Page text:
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I have a server running Ubuntu 10, it mostly has PHP websites with MySQL databases.

I need to write a backup script

  1. to backup the database
  2. to zip up all the php files.

Is it better security to do write my backup script in PHP or shell? Or does it not matter?

I like PHP more, because that lets me have the database password in only one place, a PHP file.

If I write this in shell, then Ill need to put the database password in the shell script. When I change the password, then Ill need to change it in two places.

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closed as not constructive by womble, voretaq7 Jul 24 '12 at 15:59

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is your server used by other users ? –  Pedro Lobito Aug 21 '11 at 16:20
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Option 3: don't write a script yourself, and instead use one by someone who knows what they're doing and has already solved all of these problems. –  womble Aug 21 '11 at 23:11

2 Answers 2

up vote 1 down vote accepted

Speaking form the security point of view, best would be if your mysql password would not be exposed at all / be hardcoded in the script. Both php and shell scripts will need the password decrypted if you plan to execute an external tool, such as mysqldump, to backup up the database so - no, there's no extra security, whichever solution you choose. Concerning the last question, it's very easy for a shell script to grab a password from a php configuration file (hint: grep and sed are your friends here), so you don't have to modify in a lot of places. Concerning php versus shell - the cli of php does pretty well, the only difference is that you may have to write larger amounts of code in php for the same thing where shell scripting would fit in one line.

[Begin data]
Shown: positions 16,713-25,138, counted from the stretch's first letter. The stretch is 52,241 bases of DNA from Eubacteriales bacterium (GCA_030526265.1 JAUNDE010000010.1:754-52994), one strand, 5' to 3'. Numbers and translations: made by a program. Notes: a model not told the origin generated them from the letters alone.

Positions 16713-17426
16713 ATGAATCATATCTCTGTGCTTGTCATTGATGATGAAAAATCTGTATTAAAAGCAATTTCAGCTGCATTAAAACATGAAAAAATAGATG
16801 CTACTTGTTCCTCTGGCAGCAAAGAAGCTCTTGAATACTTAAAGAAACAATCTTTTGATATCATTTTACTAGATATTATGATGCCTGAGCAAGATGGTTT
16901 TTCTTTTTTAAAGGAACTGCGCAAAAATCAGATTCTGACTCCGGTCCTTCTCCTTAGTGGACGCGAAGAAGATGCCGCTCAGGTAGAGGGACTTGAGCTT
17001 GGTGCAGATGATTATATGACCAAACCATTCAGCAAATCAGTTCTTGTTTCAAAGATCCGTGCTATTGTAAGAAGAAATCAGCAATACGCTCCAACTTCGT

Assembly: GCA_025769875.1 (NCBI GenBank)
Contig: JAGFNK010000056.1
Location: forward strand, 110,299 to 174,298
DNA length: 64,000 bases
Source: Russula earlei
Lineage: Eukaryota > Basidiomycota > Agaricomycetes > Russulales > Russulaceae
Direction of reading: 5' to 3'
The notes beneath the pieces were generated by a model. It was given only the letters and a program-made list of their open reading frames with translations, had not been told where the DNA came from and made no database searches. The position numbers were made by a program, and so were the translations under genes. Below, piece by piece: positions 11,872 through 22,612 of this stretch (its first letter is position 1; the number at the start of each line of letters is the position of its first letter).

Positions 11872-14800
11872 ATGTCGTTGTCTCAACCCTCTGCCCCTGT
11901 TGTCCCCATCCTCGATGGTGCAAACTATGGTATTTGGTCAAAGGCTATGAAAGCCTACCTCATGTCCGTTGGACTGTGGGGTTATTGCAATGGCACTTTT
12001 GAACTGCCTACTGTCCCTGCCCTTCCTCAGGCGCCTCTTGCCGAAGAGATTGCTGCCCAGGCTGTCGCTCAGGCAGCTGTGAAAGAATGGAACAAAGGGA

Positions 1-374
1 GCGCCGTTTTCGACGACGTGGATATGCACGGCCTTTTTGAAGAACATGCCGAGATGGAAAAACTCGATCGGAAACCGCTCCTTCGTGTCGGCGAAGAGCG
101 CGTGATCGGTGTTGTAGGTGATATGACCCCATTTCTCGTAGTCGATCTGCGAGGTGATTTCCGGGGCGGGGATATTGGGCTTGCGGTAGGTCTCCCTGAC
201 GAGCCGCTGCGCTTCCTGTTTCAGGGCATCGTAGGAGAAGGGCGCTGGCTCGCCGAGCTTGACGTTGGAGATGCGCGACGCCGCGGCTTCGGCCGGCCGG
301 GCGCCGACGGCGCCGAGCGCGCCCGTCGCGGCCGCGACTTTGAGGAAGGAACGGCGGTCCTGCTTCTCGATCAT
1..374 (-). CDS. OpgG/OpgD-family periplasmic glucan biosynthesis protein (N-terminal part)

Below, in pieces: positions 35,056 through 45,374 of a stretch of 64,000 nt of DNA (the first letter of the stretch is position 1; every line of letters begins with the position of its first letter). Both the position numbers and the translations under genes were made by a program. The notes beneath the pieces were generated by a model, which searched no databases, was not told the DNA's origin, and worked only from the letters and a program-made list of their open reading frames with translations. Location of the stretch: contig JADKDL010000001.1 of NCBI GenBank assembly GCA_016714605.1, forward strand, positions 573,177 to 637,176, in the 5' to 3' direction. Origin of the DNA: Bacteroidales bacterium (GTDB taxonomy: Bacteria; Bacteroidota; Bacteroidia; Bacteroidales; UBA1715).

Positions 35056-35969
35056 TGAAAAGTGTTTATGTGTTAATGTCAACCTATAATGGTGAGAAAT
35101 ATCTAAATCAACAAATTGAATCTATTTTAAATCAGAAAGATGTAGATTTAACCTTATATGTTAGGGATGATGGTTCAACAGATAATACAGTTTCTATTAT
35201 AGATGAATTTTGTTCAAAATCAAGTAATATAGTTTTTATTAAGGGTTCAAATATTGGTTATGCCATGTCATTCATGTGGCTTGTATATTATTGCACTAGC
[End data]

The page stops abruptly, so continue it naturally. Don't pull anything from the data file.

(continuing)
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in adition to this.. NEVER use a privileged user to do backups task in MySQL. instead create a new user with backup privileges only –  Luciano Facchinelli Aug 21 '11 at 16:47

Write the script as root, put the password into root's .my.cnf (with permissions 600). You can then run mysql commands without ever having to pass the password.

I can hear a million people screaming already - but my logic is simple. If someone breaks into your server and manages to escalate their privileges to root, you've already lost and they already have access to everything.

If only root can read .my.cnf then it's as secure as putting a password into any other file, but it means you never run scripts passing the password on the command line which can be read by any user using ps -ef.

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Anyone who screams at your suggestion doesn't know what they're talking about. It's the best possible method. –  womble Aug 22 '11 at 0:01

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